product A= i=1
We need the binary expansion of the exponents e. They are normalized to equal length. Let bi3O,
bi,nibi,n2
1 deg f, then set q = 0 and r = f. We now also assume that deg g < deg f. We prove the existence of q and r by induction on the degree of f.
If deg f = 0, then deg g = 0. Hence, fg EK and we can set q = f/g and r = 0. Assume that deg f = n > 0, deg g = m, n > m, and f(x) =
ax n + • • + a0 , g(x) = b,ne ± •
bo.
Set fi = f — an /bnix'g. Then either fi = 0 or deg fi < deg f. By the induction hypothesis, there are polynomials q i and r with fi = qlg r and r = 0 or deg r < deg g. This implies
f = (an /b„ix"' + qi)g + r. The polynomials q = an /bnix'm assertion.
qi and r from earlier satisfy the
2. Congruences
60
and Residue Class Rings
We prove uniqueness. Let f = qg ±r = q'gFr' be two representations as described in the theorem. Then (qq')g = r' —r. If r = r', then q = q' because g 0 0 and K[x] contains no zero divisors. If r r', then qq' 0 0 and since deg g > deg r and deg g > deg r', Lemma 2.19.1 implies deg (q — q i)g > deg(r/r). This is impossible because (q — q')g = — r. In the situation of Theorem 2.19.2, we call q the quotient and r the remainder of the division off by g, and we write r = f mod g. From the proof of Theorem 2.19.2, we obtain an algorithm for dividing a polynomial f by another polynomial g with remainder. First, we set r = f and q = O. While r 0 and deg r > deg g, we set h(x) = (a/b)xclegrdeg g I where a is the leading coefficient of r, and b is the leading coefficient of g. Then r is replaced by r — hg and q by q h. As soon as r = 0 or deg r < deg g, the algorithm returns the quotient q and the remainder r. This is illustrated in the following example.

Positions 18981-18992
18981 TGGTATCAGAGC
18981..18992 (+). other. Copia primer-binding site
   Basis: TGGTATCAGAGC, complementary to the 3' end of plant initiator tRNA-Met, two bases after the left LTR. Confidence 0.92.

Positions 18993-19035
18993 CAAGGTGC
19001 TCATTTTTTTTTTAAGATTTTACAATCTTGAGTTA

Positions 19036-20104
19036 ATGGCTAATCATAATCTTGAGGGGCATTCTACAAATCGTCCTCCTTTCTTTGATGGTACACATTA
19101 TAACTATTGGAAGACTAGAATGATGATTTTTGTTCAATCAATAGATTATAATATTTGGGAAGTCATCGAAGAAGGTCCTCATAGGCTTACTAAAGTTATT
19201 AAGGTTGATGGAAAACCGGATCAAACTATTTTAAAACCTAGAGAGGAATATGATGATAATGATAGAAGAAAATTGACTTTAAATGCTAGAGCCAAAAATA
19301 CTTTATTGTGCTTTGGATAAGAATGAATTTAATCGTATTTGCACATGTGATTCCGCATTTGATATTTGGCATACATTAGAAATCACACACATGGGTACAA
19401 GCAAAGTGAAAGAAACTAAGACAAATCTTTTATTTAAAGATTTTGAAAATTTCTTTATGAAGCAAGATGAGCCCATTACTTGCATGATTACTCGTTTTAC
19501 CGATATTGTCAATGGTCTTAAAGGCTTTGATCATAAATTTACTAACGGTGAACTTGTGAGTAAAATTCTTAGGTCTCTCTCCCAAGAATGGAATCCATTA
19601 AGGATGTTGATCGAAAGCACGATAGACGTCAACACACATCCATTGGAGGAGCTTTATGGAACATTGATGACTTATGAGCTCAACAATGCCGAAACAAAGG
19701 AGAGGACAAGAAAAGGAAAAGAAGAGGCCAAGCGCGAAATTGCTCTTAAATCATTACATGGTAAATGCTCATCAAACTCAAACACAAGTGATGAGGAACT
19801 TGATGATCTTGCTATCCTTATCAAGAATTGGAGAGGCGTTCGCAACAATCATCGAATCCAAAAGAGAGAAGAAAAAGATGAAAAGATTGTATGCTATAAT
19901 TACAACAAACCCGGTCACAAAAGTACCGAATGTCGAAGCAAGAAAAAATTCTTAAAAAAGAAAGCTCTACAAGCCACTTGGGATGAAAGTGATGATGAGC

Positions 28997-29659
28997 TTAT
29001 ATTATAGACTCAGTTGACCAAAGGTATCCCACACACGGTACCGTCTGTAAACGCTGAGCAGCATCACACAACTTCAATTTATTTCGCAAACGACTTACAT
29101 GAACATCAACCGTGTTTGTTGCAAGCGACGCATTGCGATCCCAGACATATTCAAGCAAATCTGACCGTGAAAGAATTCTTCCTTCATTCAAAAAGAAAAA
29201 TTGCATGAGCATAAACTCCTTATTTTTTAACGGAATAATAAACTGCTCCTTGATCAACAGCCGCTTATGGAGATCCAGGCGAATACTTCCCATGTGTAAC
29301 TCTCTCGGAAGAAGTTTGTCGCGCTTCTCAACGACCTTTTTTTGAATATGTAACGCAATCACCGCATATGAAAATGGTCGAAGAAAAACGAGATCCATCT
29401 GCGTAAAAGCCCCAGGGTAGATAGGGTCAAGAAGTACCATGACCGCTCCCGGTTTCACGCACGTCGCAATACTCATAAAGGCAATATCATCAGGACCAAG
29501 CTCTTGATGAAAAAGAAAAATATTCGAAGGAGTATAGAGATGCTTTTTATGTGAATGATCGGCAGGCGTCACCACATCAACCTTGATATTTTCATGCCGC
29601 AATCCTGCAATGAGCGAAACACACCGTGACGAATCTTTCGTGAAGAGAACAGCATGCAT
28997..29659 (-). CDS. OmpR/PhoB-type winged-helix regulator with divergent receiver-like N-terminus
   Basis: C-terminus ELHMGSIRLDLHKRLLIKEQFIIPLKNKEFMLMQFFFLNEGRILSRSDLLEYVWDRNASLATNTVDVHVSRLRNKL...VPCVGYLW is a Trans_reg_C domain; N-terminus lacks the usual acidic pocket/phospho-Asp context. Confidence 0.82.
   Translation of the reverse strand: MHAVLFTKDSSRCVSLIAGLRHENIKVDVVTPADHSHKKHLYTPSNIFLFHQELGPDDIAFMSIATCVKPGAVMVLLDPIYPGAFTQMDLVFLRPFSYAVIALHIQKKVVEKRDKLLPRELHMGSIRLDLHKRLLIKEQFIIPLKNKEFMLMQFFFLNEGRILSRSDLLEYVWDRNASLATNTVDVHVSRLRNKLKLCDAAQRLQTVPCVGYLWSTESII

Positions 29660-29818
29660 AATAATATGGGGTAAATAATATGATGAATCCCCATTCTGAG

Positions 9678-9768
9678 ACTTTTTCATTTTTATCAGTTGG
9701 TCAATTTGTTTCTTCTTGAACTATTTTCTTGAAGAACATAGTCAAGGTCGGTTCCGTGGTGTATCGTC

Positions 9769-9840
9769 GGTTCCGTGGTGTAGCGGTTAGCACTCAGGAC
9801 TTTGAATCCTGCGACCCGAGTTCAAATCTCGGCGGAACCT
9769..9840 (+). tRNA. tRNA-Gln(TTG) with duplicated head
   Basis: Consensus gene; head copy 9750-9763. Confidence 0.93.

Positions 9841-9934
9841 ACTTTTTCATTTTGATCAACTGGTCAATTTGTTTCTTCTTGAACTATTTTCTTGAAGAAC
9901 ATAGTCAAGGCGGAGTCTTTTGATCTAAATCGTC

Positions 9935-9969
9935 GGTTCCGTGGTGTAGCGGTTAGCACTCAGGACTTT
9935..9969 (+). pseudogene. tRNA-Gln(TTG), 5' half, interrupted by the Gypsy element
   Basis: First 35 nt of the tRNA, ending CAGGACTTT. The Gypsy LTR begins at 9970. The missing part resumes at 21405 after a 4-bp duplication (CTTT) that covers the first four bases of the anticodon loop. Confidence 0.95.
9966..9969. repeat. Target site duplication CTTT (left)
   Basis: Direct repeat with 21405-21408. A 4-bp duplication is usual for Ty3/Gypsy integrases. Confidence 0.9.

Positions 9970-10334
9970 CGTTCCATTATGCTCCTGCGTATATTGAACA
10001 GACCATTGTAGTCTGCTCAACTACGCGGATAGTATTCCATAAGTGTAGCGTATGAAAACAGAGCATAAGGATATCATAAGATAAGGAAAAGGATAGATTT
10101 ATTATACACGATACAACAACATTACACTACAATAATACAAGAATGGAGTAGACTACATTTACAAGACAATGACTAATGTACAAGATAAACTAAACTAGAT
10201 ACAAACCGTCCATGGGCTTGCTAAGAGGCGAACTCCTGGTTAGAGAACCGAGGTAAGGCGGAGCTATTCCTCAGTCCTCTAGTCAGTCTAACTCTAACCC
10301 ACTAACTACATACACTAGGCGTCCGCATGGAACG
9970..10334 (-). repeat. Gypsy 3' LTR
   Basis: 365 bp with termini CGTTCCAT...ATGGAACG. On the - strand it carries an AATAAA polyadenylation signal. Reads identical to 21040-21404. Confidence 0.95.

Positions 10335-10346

Example 2.19.3 Let K = Z/2Z be the residue class ring mod 2. This ring is a field. The elements are represented by their least nonnegative representatives, so we write Z/2Z = (0, 1). Let
f (x) = x3 + x + 1,
g(x) = x2 x.
We divide f with remainder by g. We first set r = f and q = O. Then we eliminate x3 in r. We set h(x) = x and replace r by r — hg = x 3 + X iX(X 2 +X) = X2 +X +1 and q by q+h = x. Then deg r = deg g. Hence, the algorithm requires another iteration. Again, we eliminate the leading coefficient in r. We set h(x) = 1, and we replace r by r — hg = 1 and q by q + h = x + 1. Now 0 = deg r< deg g = 2, so we are finished and have found the quotient q = x 1 and the remainder r = 1. We estimate how many operations in K are necessary to divide f by g with remainder. The computation of the monomials h requires one operation in K. The number of monomials h is at most deg q + 1 because their degree is strictly decreasing. Every time h is computed, r — hg is also determined. The computation of hg re
2.19. Polynomials over Fields
61
quires deg g +1 multiplications in K. The degree of the polynomials r and hg is the same, and the number of nonzero coefficients in hg is at most deg g + 1. Therefore, the computation of r — hg requires at most deg g ± 1 additions in K. In total, the division with remainder requires 0((deg g + 1)(deg q 1)) operations in K. Theorem 2.19.4 If f, g E K[x] with g 0 0, then the division with remainder off by g requires Oadeg g ± 1)(deg q ± 1)) operations in K, where q is the quotient of the division.
Theorem 2.19.2 implies the following. Corollary 2.19.5 Iff is a nonzero polynomial in K[x] and if a is a zero off, then f = (x— a)q with q E K{X1 f is divisible by the polynomial x — a).
By Theorem 2.19.2, there are polynomials q, r E K[X] with f =(x — a)q r and r = 0 or deg r< 1. This implies 0 = f(a) = r; hence f (x a)q. Proof
Example 2.19.6 The polynomial x2 ± 1 E (Z/2Z)[x] has the zero 1 and therefore x 2 + 1 = _ 1)2 . Corollary 2.19.7 A polynomial f E K[x], f 0, has at most deg f zeros.
Proof We prove the assertion by induction on n = deg f. For n = 0, the assertion holds because f E K and f O. Let n > O. 1f f has no zeros, then the assertion is true. If f has a zero a, Corollary 2.19.5 implies f = (x — a)q and deg q = n —1. By the induction hypothesis, q has at most n — 1 zeros. Therefore, f has at most n zeros. In the following example, we show that the upper bound in Corollary 2.19.7 is not always sharp. Example 2.19.8 The polynomial x2 +x E (z/2z)[yl has the zeros 0 and I in Z/27L. By Corollary 2.19.7, it cannot have more zeros. The polynomial x2 + 1 E (Z/2Z)[x] has the only zero 1 in Z/2Z. By Corollary 2.19.7, it could have at most two zeros.